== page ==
Knowing how big a story idea is

I’m not a prolific story idea generator. I do ok, I might get a few a month, all of which get inconsistently recorded in a variety of mediums1Journals, spreadsheets, notes in my phone, the back of receipts… that I keep meaning to ‘one day’ consolidate and know I never will. Luckily, I work pretty slowly so by the time I’ve finished any one piece I’ve got a nice backlog of ideas to choose from.

Something I really suck at, though, is knowing how big a story idea is. When I get an idea it usually comes with at least the first scene, and maybe a sense of where it’s headed. I don’t like to start without that second part. I may like to pants my way through writing, generally, but if I don’t know where something’s headed starting to write it isn’t the way I find it out. It’s a way to go in circles and then fizzle out.

Knowing where it ends is usually enough to give me an idea how long the piece is going to be, too. If they have to trek across several continents, defeat a God, and then find a magic sword to resurrect someone I’m probably not looking at a short story. Short stories for me look like an opening scene, a short transition period, and the end point I can see it going towards. It has a shorter trajectory.

I’m beginning to question this as an approach, though. I think it might be leading me astray.

A lot of things I’ve started as a ‘short story’ finish up looking like the opening scenes to a novel. They’re complete if you squint, but really just a solid intro to an idea that would be amazing if given a bit more length to spin out. I seem to misidentify bigger ideas as smaller ones, because my projection of where they’re going to go isn’t very far – I’m underestimating their scope.

I had a story idea recently that I wrote out longhand as a flash piece in a lunch break. I typed it up, gave it a bit of an edit, and took it along to my writers group. To me it felt a bit weak, but I was pretty happy with the idea and the execution.

The thing with showing people your work, is that they show all the flaws. All of them.

This thing was possibly the most flawed thing I’d ever showed the group. They didn’t get it, they didn’t understand the motivations, or how the magic system worked or… anything, really. It was completely unsatisfying to read.

I explained the concept I was going for and asked for advice on how I could rework the idea better in what was apparently going to be a big revision process, or whether the idea was a bust.

Their eyes lit up. It was a great idea!

For a novel.

They started spinning off questions that unpacked the idea further. Where did this thing come from? Is he just going to give up? That’s depressing! Couldn’t he figure out a solution to this problem? How does the antagonist move around? What does he use his magic for?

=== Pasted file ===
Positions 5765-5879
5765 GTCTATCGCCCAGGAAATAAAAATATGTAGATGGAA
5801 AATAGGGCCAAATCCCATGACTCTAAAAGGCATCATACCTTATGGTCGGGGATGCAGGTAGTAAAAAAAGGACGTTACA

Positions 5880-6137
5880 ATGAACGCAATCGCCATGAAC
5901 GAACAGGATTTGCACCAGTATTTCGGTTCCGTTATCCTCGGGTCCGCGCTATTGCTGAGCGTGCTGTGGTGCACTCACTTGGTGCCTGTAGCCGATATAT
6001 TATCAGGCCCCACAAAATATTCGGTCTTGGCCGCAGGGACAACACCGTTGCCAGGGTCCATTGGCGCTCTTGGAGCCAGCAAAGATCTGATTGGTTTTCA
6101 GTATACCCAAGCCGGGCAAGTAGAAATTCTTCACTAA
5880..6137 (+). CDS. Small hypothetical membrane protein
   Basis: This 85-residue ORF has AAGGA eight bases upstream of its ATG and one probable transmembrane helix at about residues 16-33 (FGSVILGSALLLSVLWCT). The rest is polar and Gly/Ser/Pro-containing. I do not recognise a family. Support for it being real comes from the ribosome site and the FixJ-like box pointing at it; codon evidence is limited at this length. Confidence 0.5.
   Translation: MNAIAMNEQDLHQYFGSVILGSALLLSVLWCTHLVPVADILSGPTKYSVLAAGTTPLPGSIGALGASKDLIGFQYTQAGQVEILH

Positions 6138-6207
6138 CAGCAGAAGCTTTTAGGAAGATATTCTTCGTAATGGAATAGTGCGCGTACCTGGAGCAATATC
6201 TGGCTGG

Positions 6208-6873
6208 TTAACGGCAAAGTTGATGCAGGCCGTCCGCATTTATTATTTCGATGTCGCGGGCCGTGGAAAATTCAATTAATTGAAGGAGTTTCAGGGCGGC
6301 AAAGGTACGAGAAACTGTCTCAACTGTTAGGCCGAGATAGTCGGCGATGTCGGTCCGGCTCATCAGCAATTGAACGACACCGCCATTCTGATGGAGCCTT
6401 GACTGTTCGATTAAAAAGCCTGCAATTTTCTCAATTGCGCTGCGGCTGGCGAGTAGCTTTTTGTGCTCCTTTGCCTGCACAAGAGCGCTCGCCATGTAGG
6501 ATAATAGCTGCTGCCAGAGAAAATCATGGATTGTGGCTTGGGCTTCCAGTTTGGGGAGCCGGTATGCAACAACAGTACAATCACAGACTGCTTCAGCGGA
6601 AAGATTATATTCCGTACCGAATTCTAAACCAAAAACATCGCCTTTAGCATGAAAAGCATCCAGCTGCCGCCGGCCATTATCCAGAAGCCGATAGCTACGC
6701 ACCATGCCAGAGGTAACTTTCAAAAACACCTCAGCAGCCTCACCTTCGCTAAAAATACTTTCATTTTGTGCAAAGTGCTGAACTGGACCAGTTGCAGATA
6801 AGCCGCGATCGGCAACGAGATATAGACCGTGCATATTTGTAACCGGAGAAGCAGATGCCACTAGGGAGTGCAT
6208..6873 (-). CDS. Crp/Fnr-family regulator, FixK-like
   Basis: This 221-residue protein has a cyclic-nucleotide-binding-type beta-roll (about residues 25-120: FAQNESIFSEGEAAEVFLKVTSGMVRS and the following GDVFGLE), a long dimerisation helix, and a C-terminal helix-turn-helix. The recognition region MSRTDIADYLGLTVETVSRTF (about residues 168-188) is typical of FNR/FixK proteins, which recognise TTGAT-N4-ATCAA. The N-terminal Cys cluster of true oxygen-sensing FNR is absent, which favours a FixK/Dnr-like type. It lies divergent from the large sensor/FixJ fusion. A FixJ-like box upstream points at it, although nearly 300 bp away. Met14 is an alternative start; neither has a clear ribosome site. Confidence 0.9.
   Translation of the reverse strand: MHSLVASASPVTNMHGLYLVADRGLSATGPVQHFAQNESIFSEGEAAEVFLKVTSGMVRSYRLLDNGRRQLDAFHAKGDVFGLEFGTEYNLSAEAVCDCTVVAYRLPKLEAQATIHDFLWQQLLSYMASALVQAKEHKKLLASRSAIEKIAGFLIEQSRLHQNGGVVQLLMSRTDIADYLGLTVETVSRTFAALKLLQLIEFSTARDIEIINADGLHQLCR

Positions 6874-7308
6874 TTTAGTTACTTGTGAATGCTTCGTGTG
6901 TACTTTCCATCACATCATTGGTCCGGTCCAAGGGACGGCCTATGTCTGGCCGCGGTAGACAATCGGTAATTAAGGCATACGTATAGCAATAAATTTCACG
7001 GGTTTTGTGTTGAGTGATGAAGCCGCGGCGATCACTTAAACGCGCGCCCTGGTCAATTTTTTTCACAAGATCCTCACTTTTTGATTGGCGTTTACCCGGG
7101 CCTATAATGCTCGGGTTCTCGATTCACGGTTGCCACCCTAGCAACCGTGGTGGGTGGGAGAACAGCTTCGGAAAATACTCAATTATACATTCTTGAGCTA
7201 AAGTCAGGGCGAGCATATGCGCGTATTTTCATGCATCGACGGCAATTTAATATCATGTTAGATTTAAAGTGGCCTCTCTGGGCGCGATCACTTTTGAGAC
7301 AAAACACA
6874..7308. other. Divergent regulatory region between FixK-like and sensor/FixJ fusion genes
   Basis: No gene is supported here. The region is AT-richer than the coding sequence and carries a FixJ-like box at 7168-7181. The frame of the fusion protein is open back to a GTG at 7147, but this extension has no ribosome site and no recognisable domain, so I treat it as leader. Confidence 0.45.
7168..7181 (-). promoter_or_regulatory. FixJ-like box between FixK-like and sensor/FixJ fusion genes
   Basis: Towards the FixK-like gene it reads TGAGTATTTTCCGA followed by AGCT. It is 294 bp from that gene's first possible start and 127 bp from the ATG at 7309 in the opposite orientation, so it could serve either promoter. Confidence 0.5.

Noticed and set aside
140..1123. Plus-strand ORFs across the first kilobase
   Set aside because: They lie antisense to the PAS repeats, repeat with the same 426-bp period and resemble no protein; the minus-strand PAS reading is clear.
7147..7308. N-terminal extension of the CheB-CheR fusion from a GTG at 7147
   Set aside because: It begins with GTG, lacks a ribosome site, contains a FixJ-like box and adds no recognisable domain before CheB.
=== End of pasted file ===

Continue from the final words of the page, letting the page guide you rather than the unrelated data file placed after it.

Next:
1000 words was far, far too small for this story idea. What I’d written and presented as a complete story was, at best, a lengthy plot bunny. Within the space of 10 minutes at my writing group we’d worked up a bunch of threads to flesh out into a novella length work, maybe even a novel.

I think a lot of my problem has to do with inexperience. I’ve written a bunch of short stories, and two novel attempts, one of which I’m still attempting to finish. I don’t think I can easily identify how big my story ideas are, because I haven’t had much experience working the ideas up to completion in various forms yet. I don’t know what a novel idea, or a novella idea, or a novel, or a series feels like, because I haven’t had enough experience with them yet. I don’t have a solid enough grasp of how the forms differ.

Maybe this is a master-level thing, knowing how big an idea is. Or maybe some people start with the idea and see how long it is and that’s that. Maybe they keep going until they run out of ‘and then’ material on that idea and whatever the word count is when they finish is how long the story was meant to be. Or maybe that’s part of the fun. Maybe some things just end up bigger than you expected them to be, or fizzle out 3000 words in when you had three books planned.

I think the only answer to my problem is: ‘write more’ and ‘write lots of different types of things’. Finish the novel, flesh out that scene into a novella, write more shorts. Read more of all of these things. See if I can pick it up by osmosis. Keep learning. Figure out how it works for me.

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1 Comment for “Knowing how big a story idea is”


While I don’t have the same situation when it comes to sheer number of story ideas generated (not to brag, but I have ALL THE IDEAS and it can be a problem sometimes because how will I write them all???), I definitely have the issue of not knowing how long something is. Outlining sort of helps for this (*sends telepathic outlining vibes to you in order to convert you to a plotter*), but I think practice, learning, and experience will be the solution long-term. A ton of professional writers who put excellent advice on the internet mention that they have a good idea of how long things tend to be, whether it’s a work as a whole or even their average chapter length. The key word there is “professional,” which implies they’ve had a ton of practice.

So, I’m off to go to (more) writing. We’ve both just got to keep learning. 😀

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